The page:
I have written eleven books, but each time I think, “uh oh, they're going to find out now. I've run a game on everybody, and they're going to find me out.” – Maya Angelou
Bestselling author Neil Gaiman recounts feeling like an imposter at an invitation-only gathering of renowned artists, scientists, writers and other luminaries:
I felt that at any moment they would realize that I didn’t qualify to be there, among these people who had really done things.
On my second or third night there, I was standing at the back of the hall while a musical entertainment happened, and I started talking to a very nice, polite, elderly gentleman about several things, including our shared first name. And then he pointed to the hall of people and said words to the effect of, “I just look at all these people, and I think, what the heck am I doing here? They’ve made amazing things. I just went where I was sent.”
And I said, “Yes. But you were the first man on the moon. I think that counts for something.”
And I felt a bit better. Because if Neil Armstrong felt like an imposter, maybe everyone did. Maybe there weren’t any grown-ups, only people who had worked hard and also got lucky and were slightly out of their depth, all of us doing the best job we could, which is all we can really hope for.
Gaiman’s sense that others feel the same way is right. Research has found that up to 70 percent of us at some point in our lives feel fraudulent — like we don’t belong in our current jobs and will soon be found out.
This issue of feeling like a fraud came up in my conversation with leaders in a training session in Washington, D.C. this week.
I know I’ve felt this way. Starting off life in the housing projects in Philadelphia with a hard-working single mother, I would often question my subsequent good fortune in corporate life.
Before starting my consulting business 14 years ago, I served as Vice President of Communications at a Fortune 100 company. I was one of the youngest officers and worked at the highest level with the CEO, presidents and other senior leaders.
And there were moments, especially starting out, that I felt like a fraud – certain that at any moment the Imposter Police were going to show up at the door of my office in the skyscraper and escort me out. Or maybe they’d just throw me out of my twenty-second-floor window. Over time, I came to appreciate my own expertise and employed some of the strategies I mention below to reconcile my view.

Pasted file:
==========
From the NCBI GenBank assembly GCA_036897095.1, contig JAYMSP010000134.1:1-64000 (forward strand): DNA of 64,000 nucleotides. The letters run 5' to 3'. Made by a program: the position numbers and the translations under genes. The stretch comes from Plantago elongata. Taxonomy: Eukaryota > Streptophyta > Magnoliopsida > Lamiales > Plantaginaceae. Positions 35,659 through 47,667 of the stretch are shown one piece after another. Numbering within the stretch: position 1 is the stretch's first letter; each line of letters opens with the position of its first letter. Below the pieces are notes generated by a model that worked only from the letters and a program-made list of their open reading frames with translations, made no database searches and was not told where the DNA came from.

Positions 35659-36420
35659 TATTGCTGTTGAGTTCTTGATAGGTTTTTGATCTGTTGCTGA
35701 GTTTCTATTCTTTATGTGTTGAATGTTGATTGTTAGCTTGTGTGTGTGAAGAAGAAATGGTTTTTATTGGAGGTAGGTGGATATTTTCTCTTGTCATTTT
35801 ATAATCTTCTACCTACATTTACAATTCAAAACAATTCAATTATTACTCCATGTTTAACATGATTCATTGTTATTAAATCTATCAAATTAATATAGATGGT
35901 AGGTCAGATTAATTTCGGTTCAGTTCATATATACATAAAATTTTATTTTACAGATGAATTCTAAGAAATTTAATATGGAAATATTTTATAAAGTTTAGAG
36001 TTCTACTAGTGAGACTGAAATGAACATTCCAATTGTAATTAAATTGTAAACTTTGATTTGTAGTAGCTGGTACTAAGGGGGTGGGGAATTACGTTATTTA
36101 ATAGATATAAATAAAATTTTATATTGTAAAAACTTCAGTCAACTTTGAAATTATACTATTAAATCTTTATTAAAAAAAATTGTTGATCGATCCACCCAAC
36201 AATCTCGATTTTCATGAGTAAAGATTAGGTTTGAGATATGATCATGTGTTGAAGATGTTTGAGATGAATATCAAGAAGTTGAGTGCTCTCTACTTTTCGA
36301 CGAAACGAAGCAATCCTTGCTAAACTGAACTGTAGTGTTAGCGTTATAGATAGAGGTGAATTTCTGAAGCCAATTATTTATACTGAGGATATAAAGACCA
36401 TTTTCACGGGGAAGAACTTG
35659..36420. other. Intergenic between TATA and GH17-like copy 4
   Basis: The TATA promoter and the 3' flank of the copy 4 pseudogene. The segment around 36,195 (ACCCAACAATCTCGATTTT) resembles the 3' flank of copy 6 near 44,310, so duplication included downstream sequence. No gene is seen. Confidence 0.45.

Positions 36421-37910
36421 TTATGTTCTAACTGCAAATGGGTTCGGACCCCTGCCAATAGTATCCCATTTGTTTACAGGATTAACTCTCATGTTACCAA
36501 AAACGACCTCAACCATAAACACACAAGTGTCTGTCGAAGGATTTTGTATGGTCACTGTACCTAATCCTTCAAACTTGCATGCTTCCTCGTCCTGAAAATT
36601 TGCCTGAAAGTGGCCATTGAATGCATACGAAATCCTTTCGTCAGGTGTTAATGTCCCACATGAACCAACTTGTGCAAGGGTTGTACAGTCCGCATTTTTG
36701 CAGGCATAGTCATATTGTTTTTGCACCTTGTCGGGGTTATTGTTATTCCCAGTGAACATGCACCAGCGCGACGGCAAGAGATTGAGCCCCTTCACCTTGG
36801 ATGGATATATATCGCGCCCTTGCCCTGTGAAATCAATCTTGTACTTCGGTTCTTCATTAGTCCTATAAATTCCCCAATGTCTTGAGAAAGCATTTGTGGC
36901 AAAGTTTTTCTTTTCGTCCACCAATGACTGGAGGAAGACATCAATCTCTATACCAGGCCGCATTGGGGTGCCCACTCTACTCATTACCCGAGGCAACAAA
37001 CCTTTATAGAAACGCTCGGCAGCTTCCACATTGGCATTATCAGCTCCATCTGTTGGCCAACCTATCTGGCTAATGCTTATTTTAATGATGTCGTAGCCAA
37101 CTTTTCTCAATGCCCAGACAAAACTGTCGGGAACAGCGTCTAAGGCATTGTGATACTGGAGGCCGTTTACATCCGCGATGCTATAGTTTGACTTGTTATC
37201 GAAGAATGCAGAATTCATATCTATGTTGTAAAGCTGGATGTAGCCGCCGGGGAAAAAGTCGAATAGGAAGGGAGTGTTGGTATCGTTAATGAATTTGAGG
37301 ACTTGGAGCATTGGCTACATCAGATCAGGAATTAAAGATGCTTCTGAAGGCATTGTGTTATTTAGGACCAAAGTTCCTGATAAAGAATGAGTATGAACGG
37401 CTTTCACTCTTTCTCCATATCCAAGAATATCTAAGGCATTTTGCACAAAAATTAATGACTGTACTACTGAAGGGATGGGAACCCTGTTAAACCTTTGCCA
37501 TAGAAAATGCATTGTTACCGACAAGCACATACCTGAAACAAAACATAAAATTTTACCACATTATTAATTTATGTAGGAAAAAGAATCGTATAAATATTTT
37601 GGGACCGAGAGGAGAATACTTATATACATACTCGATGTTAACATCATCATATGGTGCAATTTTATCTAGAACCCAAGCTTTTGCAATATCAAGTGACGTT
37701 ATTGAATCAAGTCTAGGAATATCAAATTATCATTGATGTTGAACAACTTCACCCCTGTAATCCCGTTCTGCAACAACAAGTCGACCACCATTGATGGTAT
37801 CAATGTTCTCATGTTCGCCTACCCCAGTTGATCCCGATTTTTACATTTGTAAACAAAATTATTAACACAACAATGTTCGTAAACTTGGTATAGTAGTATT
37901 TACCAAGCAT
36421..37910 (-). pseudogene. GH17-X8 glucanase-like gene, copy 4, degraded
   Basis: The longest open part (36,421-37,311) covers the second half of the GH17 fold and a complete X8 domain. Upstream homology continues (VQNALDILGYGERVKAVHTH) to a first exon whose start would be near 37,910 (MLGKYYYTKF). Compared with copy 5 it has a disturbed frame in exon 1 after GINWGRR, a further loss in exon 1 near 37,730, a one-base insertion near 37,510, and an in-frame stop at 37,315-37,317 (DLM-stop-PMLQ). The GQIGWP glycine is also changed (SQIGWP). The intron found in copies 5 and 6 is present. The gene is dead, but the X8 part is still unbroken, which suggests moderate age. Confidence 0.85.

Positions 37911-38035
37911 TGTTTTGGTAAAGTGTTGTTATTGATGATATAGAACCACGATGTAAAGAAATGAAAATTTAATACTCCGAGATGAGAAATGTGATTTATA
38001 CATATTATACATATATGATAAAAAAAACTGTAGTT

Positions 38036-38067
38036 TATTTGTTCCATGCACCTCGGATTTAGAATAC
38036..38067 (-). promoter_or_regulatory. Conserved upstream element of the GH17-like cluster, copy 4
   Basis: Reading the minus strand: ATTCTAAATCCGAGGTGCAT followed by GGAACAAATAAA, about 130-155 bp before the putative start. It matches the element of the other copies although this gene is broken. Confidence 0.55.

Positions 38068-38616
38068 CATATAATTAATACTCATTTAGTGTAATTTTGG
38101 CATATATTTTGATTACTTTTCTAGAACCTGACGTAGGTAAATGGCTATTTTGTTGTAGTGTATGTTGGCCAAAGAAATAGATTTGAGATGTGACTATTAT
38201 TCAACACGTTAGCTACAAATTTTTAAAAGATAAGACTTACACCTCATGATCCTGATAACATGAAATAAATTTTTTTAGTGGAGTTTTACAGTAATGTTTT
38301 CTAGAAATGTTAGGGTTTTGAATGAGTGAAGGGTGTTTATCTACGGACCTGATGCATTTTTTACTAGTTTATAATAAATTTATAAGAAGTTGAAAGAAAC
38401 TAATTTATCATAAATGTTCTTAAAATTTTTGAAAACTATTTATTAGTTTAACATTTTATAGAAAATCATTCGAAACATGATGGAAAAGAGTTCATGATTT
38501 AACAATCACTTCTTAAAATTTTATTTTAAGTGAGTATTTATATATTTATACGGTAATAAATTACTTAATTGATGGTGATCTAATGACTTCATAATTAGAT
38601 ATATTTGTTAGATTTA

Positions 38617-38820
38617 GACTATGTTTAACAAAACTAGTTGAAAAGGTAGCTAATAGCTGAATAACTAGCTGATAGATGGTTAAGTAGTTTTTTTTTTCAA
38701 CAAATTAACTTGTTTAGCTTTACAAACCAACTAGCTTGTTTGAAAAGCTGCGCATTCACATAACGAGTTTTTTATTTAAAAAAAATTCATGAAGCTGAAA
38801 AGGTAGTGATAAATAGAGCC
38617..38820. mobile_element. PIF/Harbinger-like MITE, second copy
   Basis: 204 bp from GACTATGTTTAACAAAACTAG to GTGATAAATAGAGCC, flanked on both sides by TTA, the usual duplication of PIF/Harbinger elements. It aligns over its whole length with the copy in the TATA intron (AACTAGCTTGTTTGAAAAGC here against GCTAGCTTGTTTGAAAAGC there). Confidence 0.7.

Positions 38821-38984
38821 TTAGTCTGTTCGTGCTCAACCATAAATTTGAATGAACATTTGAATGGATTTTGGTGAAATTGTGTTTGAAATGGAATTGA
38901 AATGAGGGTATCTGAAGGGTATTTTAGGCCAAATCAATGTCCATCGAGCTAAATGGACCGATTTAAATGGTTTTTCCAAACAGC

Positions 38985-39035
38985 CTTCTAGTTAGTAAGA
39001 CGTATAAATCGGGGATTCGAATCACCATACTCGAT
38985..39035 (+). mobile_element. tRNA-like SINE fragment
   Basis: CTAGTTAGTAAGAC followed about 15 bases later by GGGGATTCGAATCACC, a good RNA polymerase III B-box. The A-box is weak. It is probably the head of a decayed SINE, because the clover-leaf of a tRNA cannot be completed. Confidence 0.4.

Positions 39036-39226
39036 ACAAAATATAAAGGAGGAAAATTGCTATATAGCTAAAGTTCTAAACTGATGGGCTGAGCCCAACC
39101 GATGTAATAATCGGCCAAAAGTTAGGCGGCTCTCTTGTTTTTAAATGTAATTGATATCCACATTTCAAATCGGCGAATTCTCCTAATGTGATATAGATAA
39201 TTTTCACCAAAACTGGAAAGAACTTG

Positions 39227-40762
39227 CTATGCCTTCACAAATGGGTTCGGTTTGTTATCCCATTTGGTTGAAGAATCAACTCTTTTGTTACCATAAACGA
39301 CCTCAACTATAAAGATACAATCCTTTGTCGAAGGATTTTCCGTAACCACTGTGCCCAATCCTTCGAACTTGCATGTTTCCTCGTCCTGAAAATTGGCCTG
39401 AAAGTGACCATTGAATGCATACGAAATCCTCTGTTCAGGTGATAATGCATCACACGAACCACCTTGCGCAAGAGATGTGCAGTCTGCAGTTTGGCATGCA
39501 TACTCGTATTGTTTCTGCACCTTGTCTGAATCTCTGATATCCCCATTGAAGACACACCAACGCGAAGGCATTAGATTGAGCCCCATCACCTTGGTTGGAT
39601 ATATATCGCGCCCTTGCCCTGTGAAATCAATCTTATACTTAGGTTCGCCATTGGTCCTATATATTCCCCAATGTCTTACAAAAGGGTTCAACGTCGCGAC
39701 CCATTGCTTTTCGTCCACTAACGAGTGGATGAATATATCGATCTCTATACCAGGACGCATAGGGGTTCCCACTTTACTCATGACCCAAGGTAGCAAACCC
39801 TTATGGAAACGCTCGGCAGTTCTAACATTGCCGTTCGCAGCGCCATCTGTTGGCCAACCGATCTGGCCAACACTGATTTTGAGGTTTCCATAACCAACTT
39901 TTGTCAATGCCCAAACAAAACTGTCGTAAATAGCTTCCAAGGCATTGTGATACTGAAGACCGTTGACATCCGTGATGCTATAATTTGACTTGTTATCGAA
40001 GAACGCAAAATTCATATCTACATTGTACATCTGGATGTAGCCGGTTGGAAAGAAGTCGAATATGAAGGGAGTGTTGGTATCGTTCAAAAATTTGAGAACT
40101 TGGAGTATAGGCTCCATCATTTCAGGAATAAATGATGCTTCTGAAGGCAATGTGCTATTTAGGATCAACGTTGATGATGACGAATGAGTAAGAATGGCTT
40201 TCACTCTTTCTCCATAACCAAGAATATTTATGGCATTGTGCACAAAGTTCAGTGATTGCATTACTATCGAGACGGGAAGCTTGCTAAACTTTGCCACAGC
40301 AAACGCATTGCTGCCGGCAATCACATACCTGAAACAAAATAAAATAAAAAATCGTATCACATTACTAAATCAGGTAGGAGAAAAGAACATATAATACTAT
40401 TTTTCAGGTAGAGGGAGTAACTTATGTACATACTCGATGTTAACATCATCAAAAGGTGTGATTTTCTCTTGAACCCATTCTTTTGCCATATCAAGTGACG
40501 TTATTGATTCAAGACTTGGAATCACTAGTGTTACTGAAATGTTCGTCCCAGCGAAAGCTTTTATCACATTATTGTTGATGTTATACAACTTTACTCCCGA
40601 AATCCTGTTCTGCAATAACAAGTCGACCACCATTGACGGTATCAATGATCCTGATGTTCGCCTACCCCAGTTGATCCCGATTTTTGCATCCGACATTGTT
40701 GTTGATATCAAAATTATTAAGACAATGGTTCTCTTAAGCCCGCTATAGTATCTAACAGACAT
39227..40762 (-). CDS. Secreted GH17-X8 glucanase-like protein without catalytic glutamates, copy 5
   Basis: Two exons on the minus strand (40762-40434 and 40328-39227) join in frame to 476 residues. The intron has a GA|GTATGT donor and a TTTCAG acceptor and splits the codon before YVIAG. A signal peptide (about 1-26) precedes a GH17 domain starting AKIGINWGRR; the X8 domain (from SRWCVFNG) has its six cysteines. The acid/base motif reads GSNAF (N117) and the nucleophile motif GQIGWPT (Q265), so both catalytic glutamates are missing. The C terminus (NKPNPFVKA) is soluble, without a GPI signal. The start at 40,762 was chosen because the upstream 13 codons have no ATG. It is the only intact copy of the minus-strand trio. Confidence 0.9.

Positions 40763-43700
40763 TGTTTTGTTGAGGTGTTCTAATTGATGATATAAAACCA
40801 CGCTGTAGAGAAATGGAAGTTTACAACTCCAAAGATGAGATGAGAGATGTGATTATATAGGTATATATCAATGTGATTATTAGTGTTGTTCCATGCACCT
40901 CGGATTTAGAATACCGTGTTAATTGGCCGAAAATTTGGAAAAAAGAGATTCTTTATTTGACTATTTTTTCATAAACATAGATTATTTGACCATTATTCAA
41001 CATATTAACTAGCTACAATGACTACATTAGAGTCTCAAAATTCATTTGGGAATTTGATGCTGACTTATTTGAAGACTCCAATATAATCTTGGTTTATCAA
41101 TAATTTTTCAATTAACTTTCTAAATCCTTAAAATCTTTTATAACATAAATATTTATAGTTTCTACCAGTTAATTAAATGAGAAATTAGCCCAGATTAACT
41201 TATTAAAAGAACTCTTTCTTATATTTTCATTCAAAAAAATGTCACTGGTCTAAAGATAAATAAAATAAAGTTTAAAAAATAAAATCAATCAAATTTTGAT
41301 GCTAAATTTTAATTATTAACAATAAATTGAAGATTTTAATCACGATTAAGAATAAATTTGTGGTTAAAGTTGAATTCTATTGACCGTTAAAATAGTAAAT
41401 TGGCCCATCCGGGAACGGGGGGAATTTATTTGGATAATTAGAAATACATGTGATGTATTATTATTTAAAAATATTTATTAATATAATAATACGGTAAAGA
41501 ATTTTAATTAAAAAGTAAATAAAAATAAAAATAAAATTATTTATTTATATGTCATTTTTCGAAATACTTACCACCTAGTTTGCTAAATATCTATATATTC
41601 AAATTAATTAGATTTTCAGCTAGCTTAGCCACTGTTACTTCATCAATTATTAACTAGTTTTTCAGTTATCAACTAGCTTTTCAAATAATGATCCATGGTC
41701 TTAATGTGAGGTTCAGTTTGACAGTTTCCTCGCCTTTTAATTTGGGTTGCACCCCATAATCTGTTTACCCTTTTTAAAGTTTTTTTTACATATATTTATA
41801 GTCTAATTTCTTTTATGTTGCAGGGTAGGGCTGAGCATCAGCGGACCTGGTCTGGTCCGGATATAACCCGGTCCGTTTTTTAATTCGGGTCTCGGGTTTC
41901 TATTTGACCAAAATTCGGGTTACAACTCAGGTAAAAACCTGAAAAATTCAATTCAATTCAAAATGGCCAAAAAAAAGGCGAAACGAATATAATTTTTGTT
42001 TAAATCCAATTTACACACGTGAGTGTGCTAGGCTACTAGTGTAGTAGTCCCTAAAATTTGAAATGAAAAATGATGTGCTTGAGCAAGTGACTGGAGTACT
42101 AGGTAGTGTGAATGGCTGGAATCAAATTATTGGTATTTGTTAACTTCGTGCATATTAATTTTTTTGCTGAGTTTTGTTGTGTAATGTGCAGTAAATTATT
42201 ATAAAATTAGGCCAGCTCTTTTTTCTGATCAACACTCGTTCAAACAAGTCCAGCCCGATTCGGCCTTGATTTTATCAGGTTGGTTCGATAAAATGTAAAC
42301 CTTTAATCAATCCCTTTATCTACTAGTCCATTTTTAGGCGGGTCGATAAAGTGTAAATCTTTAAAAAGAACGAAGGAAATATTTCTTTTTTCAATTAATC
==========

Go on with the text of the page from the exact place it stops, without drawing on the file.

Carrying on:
Humans have probably experienced these feelings through the ages, but the modern concept seems to have begun with the research of Dr. Pauline Clance in the seventies. She initially believed what she called the “imposter phenomenon” was experienced exclusively by successful women in a male-dominated culture. Through additional research, she came to realize that fraudulent feelings are rife throughout the population.
She developed an extensive questionnaire to determine whether one has the syndrome. This New York Magazine article last year created a nine-question quiz that will give you a quick take, if you really need confirmation.
Some research also links imposter syndrome with perfectionism. That’s the sense that “if I can’t do this job perfectly, I must not be qualified. I’m a fraud.”
The primary problem for leaders is that if you feel like a fraud, your executive presence – your communication – will suffer. Here are a few thoughts and tips I’ve used successfully myself and with clients on how to deal with imposter syndrome:
1. Remember, you’re not alone
As I noted, 70 percent of people at some point feel fraudulent. And this is true at every level of an organization. I work with CEOs and other very senior leaders who feel this way. In fact, the higher you rise in an organization, the more likely you are to feel less than qualified, especially in the beginning.